Recently released research commissioned by Maine Preservation in partnership with CEI, Greater Portland Landmarks, GrowSmart Maine, and Maine Real Estate & Development Association (MEREDA) shows that Maine’s historic rehabilitation tax credit (HTC) has had strong, far-reaching impacts on Maine’s economy and quality of life while more than paying for itself. The “Maine Historic Tax Credit Economic Impacts Report,” authored by Charles Lawton and Frank O’Hara, leading Maine-based economists, illuminates that HTC-aided renovations have added over $166 million to local property tax rolls in host communities, including $17 million in new property tax revenue since 2010. The HTC program has become a major local development tool in its own right with an another $19 million in new income and sales tax revenues are estimated to have come into state coffers since 2008. To date, the program has generated $3 million more in state and local tax revenues than it has cost in tax credits and it is estimated that the net economic benefit to Maine state and local governments will double to at least $6 million annually by 2022.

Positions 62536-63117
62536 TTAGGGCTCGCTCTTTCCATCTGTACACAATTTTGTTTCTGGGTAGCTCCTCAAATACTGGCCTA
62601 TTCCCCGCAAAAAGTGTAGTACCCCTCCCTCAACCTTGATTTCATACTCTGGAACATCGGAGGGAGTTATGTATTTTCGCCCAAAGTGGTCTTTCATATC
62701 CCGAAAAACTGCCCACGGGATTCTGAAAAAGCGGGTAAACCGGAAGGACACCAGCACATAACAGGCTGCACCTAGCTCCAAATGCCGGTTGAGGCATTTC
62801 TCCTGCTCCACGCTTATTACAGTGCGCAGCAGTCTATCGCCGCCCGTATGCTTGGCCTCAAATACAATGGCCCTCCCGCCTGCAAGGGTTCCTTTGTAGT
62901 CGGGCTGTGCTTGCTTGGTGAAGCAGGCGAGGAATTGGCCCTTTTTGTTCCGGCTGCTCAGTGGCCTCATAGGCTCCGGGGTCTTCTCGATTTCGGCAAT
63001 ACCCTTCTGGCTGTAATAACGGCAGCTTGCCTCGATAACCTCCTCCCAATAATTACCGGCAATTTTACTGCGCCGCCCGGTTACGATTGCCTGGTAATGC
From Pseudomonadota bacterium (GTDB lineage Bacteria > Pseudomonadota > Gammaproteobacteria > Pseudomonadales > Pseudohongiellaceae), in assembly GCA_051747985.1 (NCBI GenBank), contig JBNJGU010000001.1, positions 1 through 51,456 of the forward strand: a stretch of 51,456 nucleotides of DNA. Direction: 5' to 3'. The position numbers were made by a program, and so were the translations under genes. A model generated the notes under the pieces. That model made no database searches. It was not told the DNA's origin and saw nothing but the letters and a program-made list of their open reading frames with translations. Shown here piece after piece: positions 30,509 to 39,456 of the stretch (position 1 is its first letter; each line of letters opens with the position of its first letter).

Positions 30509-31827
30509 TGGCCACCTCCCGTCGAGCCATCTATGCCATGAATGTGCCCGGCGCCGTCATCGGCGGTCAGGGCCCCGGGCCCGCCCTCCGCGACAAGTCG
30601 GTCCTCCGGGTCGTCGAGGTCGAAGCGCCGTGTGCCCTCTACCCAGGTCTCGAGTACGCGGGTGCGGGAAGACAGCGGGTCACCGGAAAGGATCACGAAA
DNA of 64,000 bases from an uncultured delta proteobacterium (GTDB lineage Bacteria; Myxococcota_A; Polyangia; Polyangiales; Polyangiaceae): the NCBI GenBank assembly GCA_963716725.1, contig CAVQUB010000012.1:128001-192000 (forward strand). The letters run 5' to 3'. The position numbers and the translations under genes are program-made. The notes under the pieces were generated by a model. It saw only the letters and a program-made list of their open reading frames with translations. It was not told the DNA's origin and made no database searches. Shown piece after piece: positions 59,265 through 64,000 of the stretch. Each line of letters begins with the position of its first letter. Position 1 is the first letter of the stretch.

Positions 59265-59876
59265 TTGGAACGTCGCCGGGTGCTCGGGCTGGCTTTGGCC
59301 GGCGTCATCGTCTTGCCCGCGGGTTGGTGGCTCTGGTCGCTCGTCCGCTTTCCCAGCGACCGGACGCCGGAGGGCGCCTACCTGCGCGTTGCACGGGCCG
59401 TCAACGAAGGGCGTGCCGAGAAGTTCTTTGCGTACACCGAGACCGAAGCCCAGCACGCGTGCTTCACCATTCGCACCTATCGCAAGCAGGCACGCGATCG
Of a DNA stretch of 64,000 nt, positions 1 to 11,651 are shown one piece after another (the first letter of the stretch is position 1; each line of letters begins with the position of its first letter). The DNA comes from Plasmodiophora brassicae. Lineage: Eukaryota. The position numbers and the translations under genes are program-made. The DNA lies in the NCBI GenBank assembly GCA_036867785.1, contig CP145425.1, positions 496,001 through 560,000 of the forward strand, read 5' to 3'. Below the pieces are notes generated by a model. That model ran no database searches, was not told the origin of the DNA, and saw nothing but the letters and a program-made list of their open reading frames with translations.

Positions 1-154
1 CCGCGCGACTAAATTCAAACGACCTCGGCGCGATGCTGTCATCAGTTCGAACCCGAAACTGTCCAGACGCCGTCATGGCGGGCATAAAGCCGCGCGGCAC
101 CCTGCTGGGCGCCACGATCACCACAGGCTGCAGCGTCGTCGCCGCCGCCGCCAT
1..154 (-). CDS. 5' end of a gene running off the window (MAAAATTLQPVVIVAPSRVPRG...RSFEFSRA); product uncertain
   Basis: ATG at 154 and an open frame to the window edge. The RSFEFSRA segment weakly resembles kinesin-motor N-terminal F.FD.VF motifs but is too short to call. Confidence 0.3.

The data reveals that the HTC has generated $525 million in construction investment; rehabilitating 3.6 million square feet of commercial and residential space; and created or preserved 1,911 housing units, of which nearly 1,300 are affordable. The construction spending alone has generated 200-700 full-time-equivalent jobs annually for the past decade. Additionally, nearly 700 new full-time, year-round jobs have been generated by businesses occupying commercial spaces and in building maintenance, generating $13 million per year in ongoing income to families living in these communities. For insight into how local communities benefit from this program, please see the case studies in the report.